Phoronix has run some tests comparing the openSUSE 11.1 release candidate (RC1), Ubuntu 8.10, Fedora 10 and Mandriva 2009.0 on Intel Atom.
We have looked at the results and they are not good for openSUSE 11.1. I’ve talked with a few engineers and want to present below our first analysis.
While the benchmarks were done on a specific hardware, they might be relevant for other hardware as well.
Note that the numbers I cite below are not benchmark numbers comparable to the one Phoronix measured, they are measured on totally different machines by different engineers and not all are done as real benchmarks. But they show some of the problems.
Disk I/O – Safe or Fast?
We have barriers enabled for the ext3 filesystem. This is needed for filesystem integrity but forces at certain points a flush of disk writeback caches to prevent data corruption.
As Wikipedia states:
“Ext3 does not do checksumming when writing to the journal. If barrier=1 is not enabled as a mount option (in /etc/fstab), and if the hardware is doing out-of-order write caching, one runs the risk of severe filesystem corruption during a crash.”
With openSUSE barrier=1 is the default and even AFAIK openSUSE and SUSE Linux Enterprise are the only distributions enabling barriers by default.
If you want to disable barriers, use “mount -o barrier=0″ on ext3 (or change /etc/fstab).
The gzip test for example gives on one of our machines the following results:
kernel-default-188.8.131.52-1.1 / ext3: 1348s
kernel-default-184.108.40.206-1.1 / ext3 barrier=0: 437s
X11 and Graphics – Performance of the Intel Driver
Looking at the graphics results, I see that OpenGL has the same performance but XRender is horribly slow, but Ubuntu sometimes(!) hits the same issue.
We have an upstream bug open about X11 speed (see here), and it’s considered the highest priority bug, still nobody has a clue where it comes from. This needs to be rechecked with the final version of openSUSE 11.1, though, because there are some indications that it got improved. Intel has apparently fixed some of that in a newer driver that is not available yet.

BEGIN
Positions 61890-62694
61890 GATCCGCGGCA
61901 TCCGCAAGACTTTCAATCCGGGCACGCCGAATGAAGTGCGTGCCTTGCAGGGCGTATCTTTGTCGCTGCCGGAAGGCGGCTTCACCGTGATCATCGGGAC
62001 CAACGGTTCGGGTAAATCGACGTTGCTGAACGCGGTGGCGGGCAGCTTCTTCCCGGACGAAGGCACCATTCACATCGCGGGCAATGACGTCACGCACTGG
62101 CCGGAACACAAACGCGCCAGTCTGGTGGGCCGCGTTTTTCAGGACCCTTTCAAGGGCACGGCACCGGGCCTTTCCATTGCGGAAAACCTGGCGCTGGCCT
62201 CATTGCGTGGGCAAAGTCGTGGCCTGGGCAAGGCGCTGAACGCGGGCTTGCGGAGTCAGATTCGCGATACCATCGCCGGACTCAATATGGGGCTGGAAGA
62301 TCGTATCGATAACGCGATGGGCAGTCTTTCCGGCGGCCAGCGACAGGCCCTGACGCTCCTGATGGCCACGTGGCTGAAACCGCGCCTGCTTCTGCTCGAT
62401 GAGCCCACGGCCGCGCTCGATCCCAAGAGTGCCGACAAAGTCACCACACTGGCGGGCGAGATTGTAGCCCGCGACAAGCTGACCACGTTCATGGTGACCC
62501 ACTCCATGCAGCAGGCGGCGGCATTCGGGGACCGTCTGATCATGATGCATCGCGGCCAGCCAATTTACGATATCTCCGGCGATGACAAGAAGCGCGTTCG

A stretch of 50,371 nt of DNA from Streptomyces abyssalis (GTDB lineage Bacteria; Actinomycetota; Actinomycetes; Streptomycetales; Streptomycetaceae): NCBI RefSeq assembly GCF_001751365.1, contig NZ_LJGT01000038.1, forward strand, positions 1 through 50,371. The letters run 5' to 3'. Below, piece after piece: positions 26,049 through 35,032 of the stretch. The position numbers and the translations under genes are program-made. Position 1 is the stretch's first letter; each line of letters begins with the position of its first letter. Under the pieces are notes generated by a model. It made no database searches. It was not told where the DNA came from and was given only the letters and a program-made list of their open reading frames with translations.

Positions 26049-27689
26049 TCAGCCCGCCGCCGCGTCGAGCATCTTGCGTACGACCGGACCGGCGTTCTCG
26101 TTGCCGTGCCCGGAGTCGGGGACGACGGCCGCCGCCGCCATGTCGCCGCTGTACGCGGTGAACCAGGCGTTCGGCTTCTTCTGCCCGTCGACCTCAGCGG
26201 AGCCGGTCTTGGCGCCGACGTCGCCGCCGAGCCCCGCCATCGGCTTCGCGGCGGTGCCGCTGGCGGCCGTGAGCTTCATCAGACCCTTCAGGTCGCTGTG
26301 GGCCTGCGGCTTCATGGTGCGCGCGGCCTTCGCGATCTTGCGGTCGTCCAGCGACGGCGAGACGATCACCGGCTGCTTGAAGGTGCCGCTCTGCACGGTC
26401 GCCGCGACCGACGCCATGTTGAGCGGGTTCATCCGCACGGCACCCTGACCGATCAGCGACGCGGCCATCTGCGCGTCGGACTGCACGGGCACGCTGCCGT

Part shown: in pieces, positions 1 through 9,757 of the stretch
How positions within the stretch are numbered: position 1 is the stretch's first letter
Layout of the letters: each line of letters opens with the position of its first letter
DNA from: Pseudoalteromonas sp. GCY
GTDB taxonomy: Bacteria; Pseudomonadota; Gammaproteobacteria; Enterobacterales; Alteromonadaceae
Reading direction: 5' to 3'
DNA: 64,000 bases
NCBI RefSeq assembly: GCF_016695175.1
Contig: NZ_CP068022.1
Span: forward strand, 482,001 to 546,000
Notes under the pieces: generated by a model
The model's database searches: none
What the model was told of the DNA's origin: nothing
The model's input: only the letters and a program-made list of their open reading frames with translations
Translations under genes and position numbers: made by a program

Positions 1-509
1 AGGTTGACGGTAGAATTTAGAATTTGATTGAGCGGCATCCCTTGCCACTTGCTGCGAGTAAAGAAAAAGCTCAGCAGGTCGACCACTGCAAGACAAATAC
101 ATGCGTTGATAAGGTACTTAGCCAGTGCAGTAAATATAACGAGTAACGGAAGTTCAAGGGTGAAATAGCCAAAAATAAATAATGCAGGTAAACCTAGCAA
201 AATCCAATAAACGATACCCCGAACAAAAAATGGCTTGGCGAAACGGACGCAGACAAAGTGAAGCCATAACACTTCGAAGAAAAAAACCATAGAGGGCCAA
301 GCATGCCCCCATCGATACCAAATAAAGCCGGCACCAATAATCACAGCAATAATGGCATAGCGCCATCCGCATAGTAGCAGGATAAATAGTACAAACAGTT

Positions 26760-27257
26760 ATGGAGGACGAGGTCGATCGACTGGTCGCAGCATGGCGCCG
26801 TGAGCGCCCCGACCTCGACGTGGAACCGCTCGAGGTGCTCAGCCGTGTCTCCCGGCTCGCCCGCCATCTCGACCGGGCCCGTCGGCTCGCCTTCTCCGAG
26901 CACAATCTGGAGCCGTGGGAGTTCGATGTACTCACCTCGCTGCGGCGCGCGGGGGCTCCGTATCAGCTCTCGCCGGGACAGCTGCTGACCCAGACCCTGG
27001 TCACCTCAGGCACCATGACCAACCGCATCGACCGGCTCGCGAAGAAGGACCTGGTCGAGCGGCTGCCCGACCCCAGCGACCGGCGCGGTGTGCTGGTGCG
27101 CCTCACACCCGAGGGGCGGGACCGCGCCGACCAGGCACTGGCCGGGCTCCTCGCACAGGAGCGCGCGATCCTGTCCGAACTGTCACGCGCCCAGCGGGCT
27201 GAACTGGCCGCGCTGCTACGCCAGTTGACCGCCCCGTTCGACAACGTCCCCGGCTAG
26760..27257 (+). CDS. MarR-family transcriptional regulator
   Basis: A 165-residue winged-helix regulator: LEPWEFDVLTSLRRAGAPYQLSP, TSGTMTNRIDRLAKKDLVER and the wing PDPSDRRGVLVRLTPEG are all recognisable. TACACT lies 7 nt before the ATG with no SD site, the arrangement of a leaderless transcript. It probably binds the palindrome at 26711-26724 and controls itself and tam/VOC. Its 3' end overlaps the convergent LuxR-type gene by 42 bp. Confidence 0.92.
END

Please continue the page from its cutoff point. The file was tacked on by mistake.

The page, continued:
It would also be interesting to know whether Mandriva uses XAA or EXA, we do not use XAA for Intel driver any longer, since Intel as driver author does not want to support it, and it has issues with suspend and resume. The old XAA is currently better optimized than the new EXA.
Performance is Important
Performance is important for us and our engineers are working on performance improvements and try to help with known regressions.
For example, if you look at discussions about the tbench regression (LWN reports about these at “Tracking tbench troubles” and “Tbench troubles II“, you see a couple of Novell engineers involved including Rafael Wysocki and Jiri Kosina – and we have run quite some benchmarks to help track and fix these problems.
Call for Action
I’m interested to see what’s we can do to improve the performance and invite you to discuss on the openSUSE-factory mailing list what to do. Contribution in benchmarking and figuring out bottlenecks is important as well.
So, whom does the problems hit – and how hard? So far, I see two culprits: The ext3 filesystem with barriers enabled and the Intel graphics driver. If you’re not using either, you’re on par with other recent distributions.
The ext3 filesystem regression can be worked around at the risk of filesystem integrity with disabling barriers. I doubt that I will hit this during normal desktop usage on my system.
The Intel issue has been discussed already at the openSUSE-factory mailing list and it was even suggested to not ship openSUSE 11.1 because of this. It hits some Intel graphics driver users quite card
and I wonder why I don’t see it on my machine. It might be better/worse on specific graphics chip.
If this issue is fixed with a new driver that works in our 11.1 setup, we will consider doing an update via our update repositories.
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